Is this project an undergraduate, graduate, or faculty project?

Undergraduate

group

Daytona Beach

3-minute Recorded Presentation

Authors' Class Standing

NATHAN M SCHAFF, SENIOR CHLOE A SCHAFF, SENIOR DEREK J MERLET, SENIOR CHRISTIAN A ATWOOD, SENIOR BRENNA H COHEN, SOPHOMORE

Lead Presenter's Name

NATHAN M SCHAFF

Faculty Mentor Name

Dr. Stefan Mancas

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Abstract

The goal of this paper is to evaluate the effectiveness of a selection of low-cost sonar systems as applied to autonomous underwater navigation. The systems in question are a phased array, an inverse triangulation-based array, and a set of dipole-based arrays. These systems are based off of low-cost audio processing hardware, representing a significant cost reduction over existing industry solutions. The systems are evaluated against the criteria of price, positional accuracy, and hardware/software simplicity. These initial tests only evaluated the bearing accuracy of the system, ranging was not assessed at this stage. All of the systems were evaluated in an above-water field test and their performance compared.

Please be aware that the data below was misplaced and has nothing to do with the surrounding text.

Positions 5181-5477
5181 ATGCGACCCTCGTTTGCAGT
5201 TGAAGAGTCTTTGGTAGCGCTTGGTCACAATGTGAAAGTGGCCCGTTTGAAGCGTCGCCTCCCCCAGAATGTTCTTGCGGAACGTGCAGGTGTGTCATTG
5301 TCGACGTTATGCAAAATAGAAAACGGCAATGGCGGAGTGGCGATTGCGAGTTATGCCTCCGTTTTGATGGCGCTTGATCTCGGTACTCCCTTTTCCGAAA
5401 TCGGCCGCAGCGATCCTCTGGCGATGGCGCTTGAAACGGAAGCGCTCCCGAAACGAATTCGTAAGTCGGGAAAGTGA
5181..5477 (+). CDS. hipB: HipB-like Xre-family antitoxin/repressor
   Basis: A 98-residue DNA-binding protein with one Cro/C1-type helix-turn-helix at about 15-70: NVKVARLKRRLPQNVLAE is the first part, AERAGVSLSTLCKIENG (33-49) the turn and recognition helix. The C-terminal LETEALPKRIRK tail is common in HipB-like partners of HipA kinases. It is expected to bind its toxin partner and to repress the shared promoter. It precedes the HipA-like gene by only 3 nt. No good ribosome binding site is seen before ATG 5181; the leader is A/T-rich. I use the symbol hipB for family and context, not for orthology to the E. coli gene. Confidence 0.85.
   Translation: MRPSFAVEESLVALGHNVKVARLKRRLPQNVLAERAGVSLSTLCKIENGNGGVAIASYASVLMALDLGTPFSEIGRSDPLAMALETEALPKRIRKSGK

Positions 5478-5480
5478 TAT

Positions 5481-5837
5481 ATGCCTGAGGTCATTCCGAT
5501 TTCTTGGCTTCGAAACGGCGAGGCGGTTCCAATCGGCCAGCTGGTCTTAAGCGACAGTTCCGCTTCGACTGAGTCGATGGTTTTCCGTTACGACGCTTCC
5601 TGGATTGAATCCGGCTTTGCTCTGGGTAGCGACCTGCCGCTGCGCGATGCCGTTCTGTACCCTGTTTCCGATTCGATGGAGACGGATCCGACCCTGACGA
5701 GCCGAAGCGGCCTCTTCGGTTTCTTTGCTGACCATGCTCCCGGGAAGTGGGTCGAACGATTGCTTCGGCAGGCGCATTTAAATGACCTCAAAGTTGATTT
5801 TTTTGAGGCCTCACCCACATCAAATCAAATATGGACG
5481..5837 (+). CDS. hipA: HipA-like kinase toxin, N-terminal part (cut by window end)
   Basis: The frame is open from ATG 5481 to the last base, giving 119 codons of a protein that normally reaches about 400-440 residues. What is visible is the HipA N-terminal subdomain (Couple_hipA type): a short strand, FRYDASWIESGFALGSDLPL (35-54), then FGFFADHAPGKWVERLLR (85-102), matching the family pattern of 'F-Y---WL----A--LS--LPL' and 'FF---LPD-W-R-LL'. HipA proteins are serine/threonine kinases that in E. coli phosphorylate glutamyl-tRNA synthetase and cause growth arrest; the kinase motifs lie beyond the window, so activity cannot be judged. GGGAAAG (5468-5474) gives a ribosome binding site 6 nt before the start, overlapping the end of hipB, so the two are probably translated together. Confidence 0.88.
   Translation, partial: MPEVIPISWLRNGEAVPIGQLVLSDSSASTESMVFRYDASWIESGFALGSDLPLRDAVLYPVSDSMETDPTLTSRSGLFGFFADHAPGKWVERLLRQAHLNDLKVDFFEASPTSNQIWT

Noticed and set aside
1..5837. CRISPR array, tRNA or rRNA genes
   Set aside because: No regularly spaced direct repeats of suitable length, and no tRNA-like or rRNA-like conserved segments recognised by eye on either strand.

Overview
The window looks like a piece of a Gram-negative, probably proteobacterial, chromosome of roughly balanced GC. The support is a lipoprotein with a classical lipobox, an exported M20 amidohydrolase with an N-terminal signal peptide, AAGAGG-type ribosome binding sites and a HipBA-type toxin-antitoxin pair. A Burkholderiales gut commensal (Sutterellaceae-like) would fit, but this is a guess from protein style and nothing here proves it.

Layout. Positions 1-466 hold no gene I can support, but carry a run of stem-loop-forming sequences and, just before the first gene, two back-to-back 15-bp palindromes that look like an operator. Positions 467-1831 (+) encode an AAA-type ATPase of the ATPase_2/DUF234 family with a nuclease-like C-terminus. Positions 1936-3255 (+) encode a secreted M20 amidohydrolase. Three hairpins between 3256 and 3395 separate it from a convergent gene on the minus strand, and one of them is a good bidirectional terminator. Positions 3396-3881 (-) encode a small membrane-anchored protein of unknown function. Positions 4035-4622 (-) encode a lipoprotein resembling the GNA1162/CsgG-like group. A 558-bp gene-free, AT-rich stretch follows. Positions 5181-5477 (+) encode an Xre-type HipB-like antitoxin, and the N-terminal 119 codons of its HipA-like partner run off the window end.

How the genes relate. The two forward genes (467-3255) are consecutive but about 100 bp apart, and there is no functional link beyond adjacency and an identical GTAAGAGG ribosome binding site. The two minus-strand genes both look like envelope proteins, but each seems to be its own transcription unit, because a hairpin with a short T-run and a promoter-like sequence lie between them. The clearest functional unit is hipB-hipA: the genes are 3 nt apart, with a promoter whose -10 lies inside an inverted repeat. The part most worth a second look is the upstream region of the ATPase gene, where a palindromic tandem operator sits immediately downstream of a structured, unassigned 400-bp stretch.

Did this research project receive funding support (Spark, SURF, Research Abroad, Student Internal Grants, or Ignite Grants) from the Office of Undergraduate Research?

Yes, Spark Grant

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Comparative Analysis of Phased Array, Inverse Triangulation, and Dipole-based Acoustic Navigation Systems

The goal of this paper is to evaluate the effectiveness of a selection of low-cost sonar systems as applied to autonomous underwater navigation. The systems in question are a phased array, an inverse triangulation-based array, and a set of dipole-based arrays. These systems are based off of low-cost audio processing hardware, representing a significant cost reduction over existing industry solutions. The systems are evaluated against the criteria of price, positional accuracy, and hardware/software simplicity. These initial tests only evaluated the bearing accuracy of the system, ranging was not assessed at this stage. All of the systems were evaluated in an above-water field test and their performance compared.